What Does My House Need to Look Like to Adopt?
A big source of anxiety for many prospective adoptive parents is the home visit portion of the home study. You might be wondering: What does my house need to look like to adopt? There is no black and white answer to this question.
Many waiting couples are worried the size of their house could hinder their chances of adoption or that if they rent instead of own their residence they will be ruled out. You can rest assured that many adoptive parents rent instead of own their homes and adoption professionals won’t rule you out based on the size of your house or apartment, as long as you have a room for your child.
If you’re hopeful adoptive parents wanting to add to or begin a family of your own, you’ve likely already done some research. If you have questions and concerns about the home study and how it might affect your ability to adopt, let us put your mind at ease. While the home study is important, an adoption professional’s goal with the home study is to rule you in rather than out. They just want to be sure that you have all the resources you need to comfortably raise a child.
The primary focus of the home visit is to make sure that your child will be safe in their new home. If you have any questions that aren’t answered in this article, reach out to an adoption professional today to get the answers you need.
“What do they look for in a home study for adoption?”
The purpose of the home inspection, also known as the home visit, is to serve as an opportunity for your adoption professional to educate you on any potential changes that should be made to ensure your child’s safety. This means that even if there is an area of your home that could be an issue, it doesn’t mean you will be instantly ruled out. Your home study professional will give you pointers and suggestions of how to improve problematic areas of your home to be child-friendly. They want to lead you in the right direction, not find ways to rule you out.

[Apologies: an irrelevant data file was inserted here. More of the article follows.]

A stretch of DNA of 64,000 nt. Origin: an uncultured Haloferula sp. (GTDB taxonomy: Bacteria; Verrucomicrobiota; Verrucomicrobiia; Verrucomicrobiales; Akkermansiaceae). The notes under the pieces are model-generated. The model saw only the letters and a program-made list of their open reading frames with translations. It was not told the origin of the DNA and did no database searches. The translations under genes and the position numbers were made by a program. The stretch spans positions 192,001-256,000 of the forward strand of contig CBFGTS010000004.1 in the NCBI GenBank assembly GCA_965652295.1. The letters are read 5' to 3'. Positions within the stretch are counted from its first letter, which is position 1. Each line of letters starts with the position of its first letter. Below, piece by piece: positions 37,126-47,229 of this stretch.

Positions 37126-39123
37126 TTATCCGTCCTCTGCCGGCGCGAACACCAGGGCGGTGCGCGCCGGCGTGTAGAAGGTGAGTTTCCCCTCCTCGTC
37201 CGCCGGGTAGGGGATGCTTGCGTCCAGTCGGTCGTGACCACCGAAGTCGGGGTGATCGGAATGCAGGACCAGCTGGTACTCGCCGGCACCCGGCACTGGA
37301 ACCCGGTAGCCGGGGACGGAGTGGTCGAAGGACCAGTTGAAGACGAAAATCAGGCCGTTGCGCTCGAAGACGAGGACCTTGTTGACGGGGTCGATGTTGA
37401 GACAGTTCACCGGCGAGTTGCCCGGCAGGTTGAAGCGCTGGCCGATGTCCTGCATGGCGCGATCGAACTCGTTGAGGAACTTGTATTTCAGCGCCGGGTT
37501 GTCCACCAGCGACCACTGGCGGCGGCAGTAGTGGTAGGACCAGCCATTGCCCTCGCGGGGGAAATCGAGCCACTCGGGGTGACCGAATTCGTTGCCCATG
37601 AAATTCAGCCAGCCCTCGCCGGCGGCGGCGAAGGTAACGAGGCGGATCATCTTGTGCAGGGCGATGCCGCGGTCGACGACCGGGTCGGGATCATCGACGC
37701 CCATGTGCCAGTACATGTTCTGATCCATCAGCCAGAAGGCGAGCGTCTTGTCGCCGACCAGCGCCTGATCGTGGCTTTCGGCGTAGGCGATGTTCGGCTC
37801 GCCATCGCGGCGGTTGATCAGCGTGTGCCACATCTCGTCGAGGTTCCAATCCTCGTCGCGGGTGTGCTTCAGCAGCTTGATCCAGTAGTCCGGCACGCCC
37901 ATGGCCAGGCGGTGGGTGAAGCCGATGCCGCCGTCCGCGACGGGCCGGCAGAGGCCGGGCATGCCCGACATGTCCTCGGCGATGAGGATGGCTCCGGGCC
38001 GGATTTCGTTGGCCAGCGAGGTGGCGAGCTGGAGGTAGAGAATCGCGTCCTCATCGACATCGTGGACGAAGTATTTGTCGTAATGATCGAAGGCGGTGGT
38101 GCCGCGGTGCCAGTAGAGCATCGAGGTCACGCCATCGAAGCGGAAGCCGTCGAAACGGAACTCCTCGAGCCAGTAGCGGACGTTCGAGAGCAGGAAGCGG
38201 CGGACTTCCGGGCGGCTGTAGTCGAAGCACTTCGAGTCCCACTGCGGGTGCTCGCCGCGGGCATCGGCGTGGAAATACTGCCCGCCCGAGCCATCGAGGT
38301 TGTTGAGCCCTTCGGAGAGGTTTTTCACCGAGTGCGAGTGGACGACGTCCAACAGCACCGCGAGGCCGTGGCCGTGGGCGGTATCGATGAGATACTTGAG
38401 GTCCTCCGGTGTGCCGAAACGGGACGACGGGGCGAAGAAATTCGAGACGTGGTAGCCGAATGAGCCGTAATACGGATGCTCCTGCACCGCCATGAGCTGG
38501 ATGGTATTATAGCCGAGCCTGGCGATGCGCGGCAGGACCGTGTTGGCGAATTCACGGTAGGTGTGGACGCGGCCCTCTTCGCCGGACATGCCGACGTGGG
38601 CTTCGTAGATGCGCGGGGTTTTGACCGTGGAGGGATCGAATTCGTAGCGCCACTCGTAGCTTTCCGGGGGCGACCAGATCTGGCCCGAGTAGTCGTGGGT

Your home study professional will make sure that there are fire escape routes, that any guns are properly locked in a safe and out of reach of a child, screens on all your windows and fences around any open water on the property.
“How do I prepare for an adoption home visit?”
While the home study isn’t as black and white as many hopeful adoptive parents fear it is, it is something you should definitely prepare for. Of course, you don’t have to completely overhaul your home, but implementing basic things such as making sure your home is clean and clear of any potential safety hazards. Your adoption professional can give you a rundown of what they will be
- Many hopeful adoptive parents worry that if their home isn’t spotless, they’ll lose their credibility. This is certainly not the case. As long as your home is sanitary and safe for your child’s health, your social worker will be happy.
- Don’t feel like you have to remodel your home. Home study professionals are not here to judge your interior decorating skills. If your future child’s room isn’t decorated, that’s okay. They just want to make sure that the room and any furniture in it is safe and child-friendly.